Figure 4. Mice with DSS-induced colitis fed sterol poor chow (diet B) supplemented with or without plant sterol or stanol esters. Pathology score (A); DAI (B); Colon weight (C); and Spleen weight (D). Each dot represents the data from 1 mouse. * Significant difference between the groups.
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Figure 5. Mice with CD45RB transfer-induced colitis fed sterol poor chow (diet B) supplemented with or without plant sterol or stanol esters. Weight curve (A); Pathology score (B); Stools (C); Colon weight (D); and Spleen weight (E). Each dot represents the data from 1 mouse. * Significant difference between the groups.
Figure 5. Mice with CD45RB transfer-induced colitis fed sterol poor chow (diet B) supplemented with or without plant sterol or stanol esters. Weight curve (A); Pathology score (B); Stools (C); Colon weight (D); and Spleen weight (E). Each dot represents the data from 1 mouse. * Significant difference between the groups.
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Figure 6. Female mice with CD45RB transfer-induced colitis fed sterol poor chow (diet B) supplemented with or without plant sterol or stanol esters. Pathology score (A); Stools (B); Colon weight (C); and Spleen weight (D). Each dot represents the data from 1 mouse. * Significant difference between the groups.
Figure 6. Female mice with CD45RB transfer-induced colitis fed sterol poor chow (diet B) supplemented with or without plant sterol or stanol esters. Pathology score (A); Stools (B); Colon weight (C); and Spleen weight (D). Each dot represents the data from 1 mouse. * Significant difference between the groups.
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Since we had previously observed an effect of plant sterol and stanol supplementation on T-cell numbers, although in another disease condition [6], we further determined the number of T cells and Treg cells in colon tissue of mice where we observed a difference in the disease parameters by immunohistochemistry. Infiltrating T cells were seen in all the mice, but differed between the groups. Plant sterol esters reduced the number of CD3-positive cells in the colon compared to the plant stanol ester groups (Figure 7B). The number of CD3-positive T cells correlated with the histological scores (Figure 7C).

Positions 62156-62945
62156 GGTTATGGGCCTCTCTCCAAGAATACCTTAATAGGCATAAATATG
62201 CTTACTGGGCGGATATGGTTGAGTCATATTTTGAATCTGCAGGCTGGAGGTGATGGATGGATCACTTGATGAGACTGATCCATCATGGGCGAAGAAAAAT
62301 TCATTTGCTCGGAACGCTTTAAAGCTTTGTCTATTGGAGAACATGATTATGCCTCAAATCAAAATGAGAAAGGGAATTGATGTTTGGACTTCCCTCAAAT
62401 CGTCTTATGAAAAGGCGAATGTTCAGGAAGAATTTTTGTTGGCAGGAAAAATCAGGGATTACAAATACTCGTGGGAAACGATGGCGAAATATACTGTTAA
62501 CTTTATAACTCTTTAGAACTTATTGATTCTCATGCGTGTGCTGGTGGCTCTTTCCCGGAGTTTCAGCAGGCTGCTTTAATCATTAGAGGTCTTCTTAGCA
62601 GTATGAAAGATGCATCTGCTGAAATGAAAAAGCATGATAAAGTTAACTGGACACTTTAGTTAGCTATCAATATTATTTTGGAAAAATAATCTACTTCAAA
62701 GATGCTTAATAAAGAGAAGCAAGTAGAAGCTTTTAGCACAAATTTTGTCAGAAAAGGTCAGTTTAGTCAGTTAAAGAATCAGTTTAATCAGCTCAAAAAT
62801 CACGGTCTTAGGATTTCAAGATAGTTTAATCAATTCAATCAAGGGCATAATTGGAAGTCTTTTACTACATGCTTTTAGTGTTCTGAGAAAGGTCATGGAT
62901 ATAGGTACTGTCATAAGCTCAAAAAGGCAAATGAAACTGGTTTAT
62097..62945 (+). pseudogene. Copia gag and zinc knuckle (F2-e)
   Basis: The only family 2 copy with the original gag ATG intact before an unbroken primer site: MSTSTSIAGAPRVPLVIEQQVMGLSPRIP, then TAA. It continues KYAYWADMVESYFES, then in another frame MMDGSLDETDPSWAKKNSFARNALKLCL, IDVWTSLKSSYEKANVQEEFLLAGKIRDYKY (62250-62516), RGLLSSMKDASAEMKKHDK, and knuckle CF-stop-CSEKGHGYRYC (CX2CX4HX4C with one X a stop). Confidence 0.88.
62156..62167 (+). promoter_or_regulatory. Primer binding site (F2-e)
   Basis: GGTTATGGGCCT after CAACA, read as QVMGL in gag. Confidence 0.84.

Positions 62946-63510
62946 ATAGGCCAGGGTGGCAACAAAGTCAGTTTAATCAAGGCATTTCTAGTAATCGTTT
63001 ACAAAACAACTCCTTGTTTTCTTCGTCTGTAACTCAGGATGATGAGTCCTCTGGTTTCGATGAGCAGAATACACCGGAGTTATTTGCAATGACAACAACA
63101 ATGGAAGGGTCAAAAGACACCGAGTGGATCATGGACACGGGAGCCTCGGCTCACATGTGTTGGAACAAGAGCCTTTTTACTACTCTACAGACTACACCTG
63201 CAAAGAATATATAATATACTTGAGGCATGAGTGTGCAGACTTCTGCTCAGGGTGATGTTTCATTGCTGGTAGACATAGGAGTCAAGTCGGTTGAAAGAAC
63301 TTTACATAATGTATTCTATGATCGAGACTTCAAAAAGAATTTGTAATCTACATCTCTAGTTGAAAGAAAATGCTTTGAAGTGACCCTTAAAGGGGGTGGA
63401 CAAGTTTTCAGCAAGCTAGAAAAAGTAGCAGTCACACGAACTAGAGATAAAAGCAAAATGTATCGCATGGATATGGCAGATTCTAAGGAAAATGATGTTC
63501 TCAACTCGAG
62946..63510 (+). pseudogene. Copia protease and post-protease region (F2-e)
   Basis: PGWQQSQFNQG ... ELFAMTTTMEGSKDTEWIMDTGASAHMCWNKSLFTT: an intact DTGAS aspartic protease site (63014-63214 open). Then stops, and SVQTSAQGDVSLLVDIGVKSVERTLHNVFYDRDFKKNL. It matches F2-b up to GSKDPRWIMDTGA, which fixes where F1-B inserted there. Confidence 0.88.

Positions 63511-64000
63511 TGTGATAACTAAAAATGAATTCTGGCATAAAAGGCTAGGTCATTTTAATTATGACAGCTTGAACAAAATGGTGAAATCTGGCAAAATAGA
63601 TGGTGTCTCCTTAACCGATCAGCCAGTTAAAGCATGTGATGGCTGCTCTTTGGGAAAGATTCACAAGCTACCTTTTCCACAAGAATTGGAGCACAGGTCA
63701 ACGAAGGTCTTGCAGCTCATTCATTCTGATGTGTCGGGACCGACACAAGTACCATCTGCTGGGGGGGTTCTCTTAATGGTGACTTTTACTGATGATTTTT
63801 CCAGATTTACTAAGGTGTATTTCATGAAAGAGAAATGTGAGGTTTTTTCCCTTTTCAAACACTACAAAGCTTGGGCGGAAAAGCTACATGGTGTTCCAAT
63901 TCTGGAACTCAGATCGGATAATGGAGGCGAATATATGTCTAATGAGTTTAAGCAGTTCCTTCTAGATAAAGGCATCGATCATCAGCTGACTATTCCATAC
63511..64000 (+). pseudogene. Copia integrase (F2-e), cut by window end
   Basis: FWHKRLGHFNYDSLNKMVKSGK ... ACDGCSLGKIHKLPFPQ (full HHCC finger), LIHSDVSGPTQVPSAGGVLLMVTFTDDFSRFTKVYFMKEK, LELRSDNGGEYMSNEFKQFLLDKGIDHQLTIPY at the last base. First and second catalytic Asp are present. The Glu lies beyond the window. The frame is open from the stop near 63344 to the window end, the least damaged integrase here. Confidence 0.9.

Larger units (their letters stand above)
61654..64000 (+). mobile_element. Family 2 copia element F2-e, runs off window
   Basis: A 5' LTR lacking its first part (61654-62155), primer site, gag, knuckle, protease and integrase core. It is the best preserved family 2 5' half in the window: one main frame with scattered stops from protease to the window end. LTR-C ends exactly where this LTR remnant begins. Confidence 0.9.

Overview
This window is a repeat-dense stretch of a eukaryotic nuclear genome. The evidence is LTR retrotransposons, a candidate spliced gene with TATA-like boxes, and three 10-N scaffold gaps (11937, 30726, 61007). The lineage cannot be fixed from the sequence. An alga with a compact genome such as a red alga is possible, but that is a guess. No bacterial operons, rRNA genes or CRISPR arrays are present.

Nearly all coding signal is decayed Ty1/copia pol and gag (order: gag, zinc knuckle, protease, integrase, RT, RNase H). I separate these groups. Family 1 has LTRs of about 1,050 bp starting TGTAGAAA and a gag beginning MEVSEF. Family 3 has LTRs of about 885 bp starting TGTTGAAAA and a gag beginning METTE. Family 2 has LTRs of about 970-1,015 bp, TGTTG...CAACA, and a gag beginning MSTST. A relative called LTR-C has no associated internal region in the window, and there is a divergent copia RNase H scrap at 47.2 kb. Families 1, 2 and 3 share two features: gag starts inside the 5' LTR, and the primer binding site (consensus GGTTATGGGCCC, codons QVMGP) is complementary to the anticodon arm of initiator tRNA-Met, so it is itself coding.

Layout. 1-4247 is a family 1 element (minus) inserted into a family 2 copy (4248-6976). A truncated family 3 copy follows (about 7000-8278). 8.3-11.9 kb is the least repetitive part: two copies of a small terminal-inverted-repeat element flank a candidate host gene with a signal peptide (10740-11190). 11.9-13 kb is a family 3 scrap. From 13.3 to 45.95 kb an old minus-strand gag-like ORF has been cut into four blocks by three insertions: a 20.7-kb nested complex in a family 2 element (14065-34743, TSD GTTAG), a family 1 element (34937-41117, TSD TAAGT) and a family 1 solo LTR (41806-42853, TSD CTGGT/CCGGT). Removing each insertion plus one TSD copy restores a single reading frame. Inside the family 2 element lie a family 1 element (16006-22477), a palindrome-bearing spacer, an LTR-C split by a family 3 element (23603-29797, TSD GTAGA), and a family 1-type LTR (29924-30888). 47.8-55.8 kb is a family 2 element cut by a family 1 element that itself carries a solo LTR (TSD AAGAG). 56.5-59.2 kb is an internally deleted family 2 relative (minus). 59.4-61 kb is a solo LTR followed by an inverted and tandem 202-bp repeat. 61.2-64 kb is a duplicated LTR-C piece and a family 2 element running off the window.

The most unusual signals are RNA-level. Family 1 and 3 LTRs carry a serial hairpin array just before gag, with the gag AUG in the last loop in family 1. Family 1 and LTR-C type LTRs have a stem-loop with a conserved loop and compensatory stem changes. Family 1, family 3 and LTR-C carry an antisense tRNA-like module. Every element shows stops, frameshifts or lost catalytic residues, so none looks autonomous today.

Plant sterol esters, but not plant stanol esters, significantly increased the number of Treg cells compared to the control diet (Figure 7A and Figure 8). This data suggests that dietary supplementation of plant sterol esters improves T cell dependent intestinal inflammation by decreasing inflammatory CD3 T cells and increasing Treg numbers.
Figure 7. The presence of Treg (A) and CD3+ T cells (B) cells in the colon of mice with CD45RB transfer-induced colitis fed sterol poor chow (diet B) supplemented with or without plant sterol or stanol esters; In (C) the correlation between the presence of CD3+ T cells and the pathology score is shown. Each dot represents the data from 1 mouse. * Significant difference between the groups.
Figure 7. The presence of Treg (A) and CD3+ T cells (B) cells in the colon of mice with CD45RB transfer-induced colitis fed sterol poor chow (diet B) supplemented with or without plant sterol or stanol esters; In (C) the correlation between the presence of CD3+ T cells and the pathology score is shown. Each dot represents the data from 1 mouse. * Significant difference between the groups.
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Figure 8. Immunohistochemical staining of Foxp3 in colonic tissue. Left is tissue from a control mouse and right tissue from a mouse fed plant sterol. Magnification 200x.
Figure 8. Immunohistochemical staining of Foxp3 in colonic tissue. Left is tissue from a control mouse and right tissue from a mouse fed plant sterol. Magnification 200x.
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The question becomes whether the effects can be attributed to direct effects of the plant sterols and stanols, or are more likely due to differences in intestinal intracellular cholesterol metabolism. Mice receiving plant sterol-enriched diets showed significantly higher sitosterol and campesterol concentrations in their intestinal samples, and mice receiving stanol ester-enriched diets showed significantly higher sitostanol and campestanol concentrations (Table A1). Interestingly, there was no difference in the intracellular concentrations of cholesterol or the cholesterol precursors lathosterol and desmosterol.

4. Discussion